Oliver Bodington

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Oliver Eaton Bodington (1859 – 1936), barrister at law of the Inner Temple, Licensee en Droit, University of Paris, Member of the United States Federal Bar and President of the British Chamber of Commerce, was born March 6, 1859 in Kingsford, Staffordshire, the son of George Fowler Bodington (September 22, 1829 - May 8, 1902), a physician, and his wife Caroline Mary Eaton (born 1825). He was baptised on Mary 4, 1859 in Kenilworth, Warwickshire. Bodington attended the Giggleswick School and graduated from the University of London (1878). In 1885 he lived at Ashford House, Kingswinford, near Dudley. He was known for a Paris-based legal practice and from his office at 6 Blve. Des Capuchins, he specialized in international law and practice concerning domicile, marriage, inheritance, wills and foreign companies and firms doing business in Paris.[1]

Childhood and family[edit]

Bodington was the grandson of British physician George Bodington and one of eight children of George Fowler Bodington. G. F. Bodington was a British physician who rose to the position of Medical Superintendent of the Provincial Asylum for the Insane in New Westminster, British Columbia. Oliver Bodington’s mother having died, his father remarried; his second wife, Alice Brooke Bodington (1840-1897) became a leading researcher and writer in the field of biology and evolution. Alice Bodington was a frequent contributor to scholarly journals including “The American Naturalist”.[2]

Dr. and Mrs. Bodington removed to Canada in the year 1887. Others of the siblings of Oliver Bodington were a brother who lived at Plymouth, England, a brother who lived in England place not specified, a brother who was a physician serving on the Empress liners, a sister Miss Bodington of Winnipeg, a sister Mrs. Hamilton, of Winnipeg and two siblings who were at home at the time of Mrs. Bodington’s death in 1897: Winnie and an unnamed brother.[2]

Professional practice[edit]

Oliver Eaton Bodington numbered among his clients well-known British and American expatriates living in Paris. For instance, in a celebrated law suit involving ownership of artistic works, Bodington represented the renowned artist James Abbott McNeill Whistler (see "Whistler's Mother"), whose portrait of Lady Eden (Sybil Frances Grey, later Lady Eden, the mother of Anthony Eden), having been rejected by the Edens; Bodington witnessed and verified its over painting by the artist.[3] [4]

Bodington also conducted a successful sideline of helping monied American young ladies (those "lovely trans-Atlantic invaders" as Edith Wharton called them) find suitable titled European husbands in the pre-World War I marriage market.[5]

Pursuant to these services, Bodington sued the American diplomat and Ambassador John George Alexander Leishman regarding unpaid fees relating to the property of his son-in-law, Louis de Gontaut-Biron. The reported fee was $6000, of which $2000 was paid before the suit was brought. Mr. Leishman insisted that Bodington was his daughter Marthe, Comtess de Gontaut-Biron’s lawyer, not his own.[6]

Among his more celebrated cases, Bodington represented "Mrs. Marie Van Rensimer Barnes" in 1912, in the aftermath of a violent altercation in a Paris apartment that led to shots being fired by herself and her presumed lover, Walther von Mumm (AKA Walter de Mumm), of the well-known wine merchant family. Dubbed the "champagne king" of Rheims, Baron von Mumm, a pioneer aviator and future Olympic Games bobsledder (1932, Lake Placid), was wounded seriously, but refused to press charges. Immediately following the shooting, Mrs. Barnes (an alias, her real name being Mary Cleveland Rensimer) fled to London's Carlton Hotel. She claimed to be the divorced wife of a Baltimore physician, who, when contacted, revealed that he had never been married to Miss Rensimer and that she had in fact stalked him mercilessly in the year 1900.[7] Mary Jane Cleveland Van Rensimer, (born Riegelsville, PA 30 April, 1888, died Reuil-Malmaison 12 August 1935), eventually became the second wife of Boris Aleksandrovich, Prince Golitsyn, (born 23 June 1880, Sima, Valdmiri, Russia; died 28 July 1947). They were married in Berlin on 23 Apr 1921 but divorced not long thereafter.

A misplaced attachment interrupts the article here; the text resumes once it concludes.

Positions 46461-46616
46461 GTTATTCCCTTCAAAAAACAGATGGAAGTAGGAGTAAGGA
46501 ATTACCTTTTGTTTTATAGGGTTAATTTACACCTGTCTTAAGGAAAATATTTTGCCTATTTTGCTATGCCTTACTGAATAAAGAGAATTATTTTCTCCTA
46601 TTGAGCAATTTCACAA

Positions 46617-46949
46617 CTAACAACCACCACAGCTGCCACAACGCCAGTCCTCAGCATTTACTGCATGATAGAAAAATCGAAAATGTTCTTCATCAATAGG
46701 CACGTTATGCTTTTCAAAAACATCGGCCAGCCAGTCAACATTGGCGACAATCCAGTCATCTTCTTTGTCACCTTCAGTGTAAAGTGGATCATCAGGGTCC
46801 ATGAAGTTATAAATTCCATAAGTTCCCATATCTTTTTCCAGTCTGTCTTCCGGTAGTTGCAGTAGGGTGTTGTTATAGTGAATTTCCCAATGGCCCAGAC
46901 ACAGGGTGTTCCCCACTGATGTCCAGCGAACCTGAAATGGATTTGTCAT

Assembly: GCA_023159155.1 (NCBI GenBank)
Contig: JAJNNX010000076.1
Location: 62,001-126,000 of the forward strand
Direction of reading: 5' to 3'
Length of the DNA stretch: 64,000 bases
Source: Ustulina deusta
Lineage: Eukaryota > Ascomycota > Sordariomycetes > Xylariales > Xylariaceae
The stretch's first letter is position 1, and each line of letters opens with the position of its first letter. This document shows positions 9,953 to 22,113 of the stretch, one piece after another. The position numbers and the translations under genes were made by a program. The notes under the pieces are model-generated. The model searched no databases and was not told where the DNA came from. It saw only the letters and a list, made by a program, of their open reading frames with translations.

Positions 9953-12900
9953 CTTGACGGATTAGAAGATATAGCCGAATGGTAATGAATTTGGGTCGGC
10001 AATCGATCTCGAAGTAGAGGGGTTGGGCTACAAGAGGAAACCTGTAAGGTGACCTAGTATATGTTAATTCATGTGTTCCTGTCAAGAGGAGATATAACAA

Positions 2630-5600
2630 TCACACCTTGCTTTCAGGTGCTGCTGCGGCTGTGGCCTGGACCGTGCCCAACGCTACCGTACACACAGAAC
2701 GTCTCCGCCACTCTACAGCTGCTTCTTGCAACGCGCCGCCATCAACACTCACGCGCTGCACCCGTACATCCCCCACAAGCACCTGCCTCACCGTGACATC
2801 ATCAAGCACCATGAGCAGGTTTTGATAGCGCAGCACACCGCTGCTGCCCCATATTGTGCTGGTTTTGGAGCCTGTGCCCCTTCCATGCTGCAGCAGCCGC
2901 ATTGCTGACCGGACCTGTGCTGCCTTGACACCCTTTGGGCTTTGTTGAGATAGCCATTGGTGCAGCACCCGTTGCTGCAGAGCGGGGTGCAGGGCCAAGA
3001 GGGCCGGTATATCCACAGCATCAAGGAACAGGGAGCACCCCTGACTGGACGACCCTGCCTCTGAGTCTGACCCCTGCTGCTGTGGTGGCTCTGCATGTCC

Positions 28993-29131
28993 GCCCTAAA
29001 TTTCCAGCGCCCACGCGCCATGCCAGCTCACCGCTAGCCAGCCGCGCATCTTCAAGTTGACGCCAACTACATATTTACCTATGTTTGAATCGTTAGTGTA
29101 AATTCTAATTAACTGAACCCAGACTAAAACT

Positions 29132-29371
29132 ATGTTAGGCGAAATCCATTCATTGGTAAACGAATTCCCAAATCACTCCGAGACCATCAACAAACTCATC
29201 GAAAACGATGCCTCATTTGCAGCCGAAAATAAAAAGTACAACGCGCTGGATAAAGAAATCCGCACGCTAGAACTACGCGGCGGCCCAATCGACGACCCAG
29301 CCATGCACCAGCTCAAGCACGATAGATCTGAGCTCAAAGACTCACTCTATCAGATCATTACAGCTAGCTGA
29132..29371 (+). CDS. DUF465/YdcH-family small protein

Personal life[edit]

Bodington was a fixture at the bridge tables in Monte Carlo and an aficionado of French ecclesiastical architecture. These avocations he translated into books:

“Thirty Seasons at Monte Carlo” (1924), "Bridge (card game) Wisdom for Beginners and Others" (1933) and “The Romance Churches of France” (1925). He was the author of books and articles relating to his profession, including "The French Law of Marriage" (1895), as well as the book “'Quiseen' and Other Thoughts” (1924).[8]

Oliver Bodington married Mary Chapman Redner (Feb. 16, 1868 - April 22, 1920) a native of Philadelphia, Pennsylvania. The Bodingtons were the parents of three sons: John (b. 1890), George (b. 1893) and Nicholas (b. 1904).[9] John Bodington was a decorated World War I hero. Nicholas Bodington was a noted member of the British espionage service during World War II.

References[edit]

  1. ^ Men-at-the-Bar, by Joseph Foster, 1885; page 42
  2. ^ a b "The American Naturalist", 1897
  3. ^ Letter from James McNeill Whistler to Bodington. 8 Fitzroy Street, [London], 12 November 1901.
  4. ^ See also: Whistler, James McNeill, "Eden versus Whistler: The Baronet and the Butterfly. A Valentine with a Verdict", Paris and New York, 1899.
  5. ^ "New York Times", November 13, 1913
  6. ^ "New York Times"
  7. ^ "New York Times" 12/15/1912; 12/17/1912 and 5/8/1913
  8. ^ Alibris: Used Books, Used Textbooks, Rare & Out-of-Print Books
  9. ^ http://www.boddington-family.org